A potential fraud racket involving police officers collecting fines has been exposed in a damning report that revealed almost £20 million of penalties remain uncollected in Northern Ireland.
The NI Audit Office said it could not rule out that some cash paid by defaulters had been pocketed by officers instead of being recorded and lodged with the relevant authorities.
Auditor General Kieran Donnelly said he had been made aware that a police investigation was already ongoing into suspected fraudulent activities within the PSNI.
“My staff have not been able to obtain sufficient assurance that material fraud or error has not occurred,” he said.
The issue was one of a number of factors highlighted by Mr Donnelly in explaining why so many fines remain outstanding on the books of the Northern Ireland Courts and Tribunal Service (NICTS).
In addition to his concerns about fraud, Mr Donnelly branded the overall system for collecting fines in the region as “archaic” and not fit for purpose. He said it undermined the credibility of using financial penalties as a means to deter crime.
This is the first occasion the NICTS fine collection activities have been subjected to specific audit office scrutiny.
The probe revealed that outstanding debt stands at £19.3 million - with some penalties dating back more than 30 years.
Mr Donnelly said the amount was alarmingly high, given the annual income from fines stands at £13.8 million.
Fines included fixed penalty notices, court orders and confiscation orders. They are imposed by the judiciary, the police and the Driver and Vehicle Agency (DVA). Penalties, which are paid into the Northern Ireland Consolidated Fund, can be cleared by payment in full or installments or by serving a prison sentence.
Of the £19.3 million outstanding, more than £6 million has been effectively written off by the NICTS, with only £12.8 million estimated as realistically still collectable.
The remainder will likely not be recovered due to issues such as unwillingness of offenders to pay or weaknesses in the collection system.
Once an individual has defaulted on a fine a warrant can be issued for recovery. Almost half the £19.3 million relates to outstanding warrants. Warrants authorise police officers to recover cash payments from defaulters.
Of the £8.4 million of total outstanding warrants - involving 26,571 cases - a total of £5.4 million has been deemed as not recoverable.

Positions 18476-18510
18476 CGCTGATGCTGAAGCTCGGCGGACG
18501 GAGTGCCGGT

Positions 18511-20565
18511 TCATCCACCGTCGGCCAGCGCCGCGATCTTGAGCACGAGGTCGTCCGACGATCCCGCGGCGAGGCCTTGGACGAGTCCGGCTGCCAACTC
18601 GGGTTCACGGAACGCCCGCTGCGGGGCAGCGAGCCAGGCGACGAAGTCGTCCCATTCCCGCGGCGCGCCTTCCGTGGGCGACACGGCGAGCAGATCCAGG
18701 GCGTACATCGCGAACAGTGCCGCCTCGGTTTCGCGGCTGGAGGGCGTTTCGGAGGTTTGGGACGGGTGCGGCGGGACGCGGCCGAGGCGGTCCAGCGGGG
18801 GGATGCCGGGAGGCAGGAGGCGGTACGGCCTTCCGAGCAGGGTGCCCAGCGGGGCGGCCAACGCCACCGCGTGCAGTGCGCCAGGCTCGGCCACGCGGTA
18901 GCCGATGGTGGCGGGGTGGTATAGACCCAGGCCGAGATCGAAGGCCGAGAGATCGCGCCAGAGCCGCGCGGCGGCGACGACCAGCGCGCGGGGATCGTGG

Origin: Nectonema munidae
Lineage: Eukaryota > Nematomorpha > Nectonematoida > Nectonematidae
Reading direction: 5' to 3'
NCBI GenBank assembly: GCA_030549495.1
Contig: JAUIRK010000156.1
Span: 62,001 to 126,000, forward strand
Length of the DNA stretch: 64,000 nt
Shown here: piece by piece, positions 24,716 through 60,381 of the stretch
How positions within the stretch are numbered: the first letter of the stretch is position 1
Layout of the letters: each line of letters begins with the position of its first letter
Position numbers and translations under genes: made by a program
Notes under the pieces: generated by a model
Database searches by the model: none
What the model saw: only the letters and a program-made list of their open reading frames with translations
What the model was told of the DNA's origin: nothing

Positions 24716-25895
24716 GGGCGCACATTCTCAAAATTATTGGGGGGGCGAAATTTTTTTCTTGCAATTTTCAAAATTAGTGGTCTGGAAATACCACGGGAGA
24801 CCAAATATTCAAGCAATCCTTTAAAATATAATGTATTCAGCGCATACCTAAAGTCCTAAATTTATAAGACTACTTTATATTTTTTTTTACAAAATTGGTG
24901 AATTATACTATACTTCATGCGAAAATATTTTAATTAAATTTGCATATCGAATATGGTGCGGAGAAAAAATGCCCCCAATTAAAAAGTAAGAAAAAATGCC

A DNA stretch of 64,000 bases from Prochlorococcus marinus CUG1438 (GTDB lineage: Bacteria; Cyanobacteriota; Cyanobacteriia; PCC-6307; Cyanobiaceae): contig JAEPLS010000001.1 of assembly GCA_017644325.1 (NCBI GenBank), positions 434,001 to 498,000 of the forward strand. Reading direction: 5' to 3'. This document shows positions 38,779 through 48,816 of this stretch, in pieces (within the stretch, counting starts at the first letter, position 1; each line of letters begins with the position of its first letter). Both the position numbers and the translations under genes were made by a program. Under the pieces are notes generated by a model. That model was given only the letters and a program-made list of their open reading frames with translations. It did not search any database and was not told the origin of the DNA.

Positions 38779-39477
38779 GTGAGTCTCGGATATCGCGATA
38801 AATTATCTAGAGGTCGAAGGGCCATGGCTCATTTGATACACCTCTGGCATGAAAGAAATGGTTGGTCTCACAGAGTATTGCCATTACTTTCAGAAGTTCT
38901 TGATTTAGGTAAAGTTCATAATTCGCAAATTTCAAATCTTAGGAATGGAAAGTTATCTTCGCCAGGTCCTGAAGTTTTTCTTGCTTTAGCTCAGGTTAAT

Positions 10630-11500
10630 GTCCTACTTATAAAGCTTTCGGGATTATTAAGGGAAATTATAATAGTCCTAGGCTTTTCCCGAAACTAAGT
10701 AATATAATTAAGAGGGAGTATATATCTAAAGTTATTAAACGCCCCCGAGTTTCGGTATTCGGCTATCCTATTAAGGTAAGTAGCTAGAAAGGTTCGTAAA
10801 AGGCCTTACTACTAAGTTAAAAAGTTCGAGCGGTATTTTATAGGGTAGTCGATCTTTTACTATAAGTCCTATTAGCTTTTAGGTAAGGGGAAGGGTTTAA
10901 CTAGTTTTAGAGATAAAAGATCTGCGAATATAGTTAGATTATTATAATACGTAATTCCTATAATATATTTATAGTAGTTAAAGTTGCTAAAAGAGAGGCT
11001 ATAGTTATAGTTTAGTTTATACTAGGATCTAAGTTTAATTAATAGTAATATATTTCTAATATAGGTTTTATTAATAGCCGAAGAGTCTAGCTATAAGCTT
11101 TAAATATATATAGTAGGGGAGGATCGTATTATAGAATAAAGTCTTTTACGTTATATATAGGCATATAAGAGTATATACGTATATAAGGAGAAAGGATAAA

This amount is the source of concern about potential fraud.
Mr Donnelly explained that he had “qualified” the accounts for 2011/12 as he had been unable to establish that fraud had not occurred in £1.3 million written off relating to outstanding warrants in that 12-month period.
He added: “If I had audited this balance in previous years, I would also have been unable to obtain sufficient evidence to substantiate that material fraud had not occurred in the cumulative balance to date of £5.4 million.”
Mr Donnelly noted that the current system allowed outstanding warrants to be collected in cash only.
“There is an inherent risk in any cash collection system, which is difficult to eliminate,” he said.
“My concern is that warrants could be collected but the cash and details of the fines not recorded. I have been notified of a suspected fraud in this area and I have been advised that an investigation is ongoing.”
Of the £1.3 million written off last year from outstanding warrants, the auditor general said: “I do not consider that there is sufficient evidence over the regularity of the amount of debt that has been impaired in the period of £1.3 million, as I am unable to substantiate how much of this impairment is as a result of fraud rather than being unrecoverable due to an inability or unwillingness to pay.
“While the requirement to collect warrant debt in cash means that it is difficult for PSNI to provide me with sufficient evidence that all cash collected has been banked, I would recommend that the current control environment is reviewed in light of the risk of potential fraud.”
The issue of outstanding warrants is currently in flux in Northern Ireland due to ongoing legal challenges on whether the system is lawful, in particular the processes involved in imprisoning defaulters.
As a consequence, action on all such warrants has effectively been put on hold pending a court judgment.
In his report, Mr Donnelly also raised concerns about missing warrants and the effectiveness of enforcement methods.
“I am pleased a reporting structure has been established that brings the significant issue of unpaid fines into the public arena,” he said.
“I welcome this increase in disclosure and accountability.”
But he added: “I am alarmed at the high level of fines that are considered irrecoverable. This undermines the credibility of the justice system in using fines as a means to deter crime. The systems for managing and collecting the debt are archaic and no longer fit for purpose.”
Mr Donnelly noted that problems with fine collection processes had previously been identified in reports by the Criminal Justice Inspection and said that while the agencies involved had taken action to improve the system, not enough progress had been made.
“I am disappointed that more progress has not been made since these issues were first brought to light,” he said.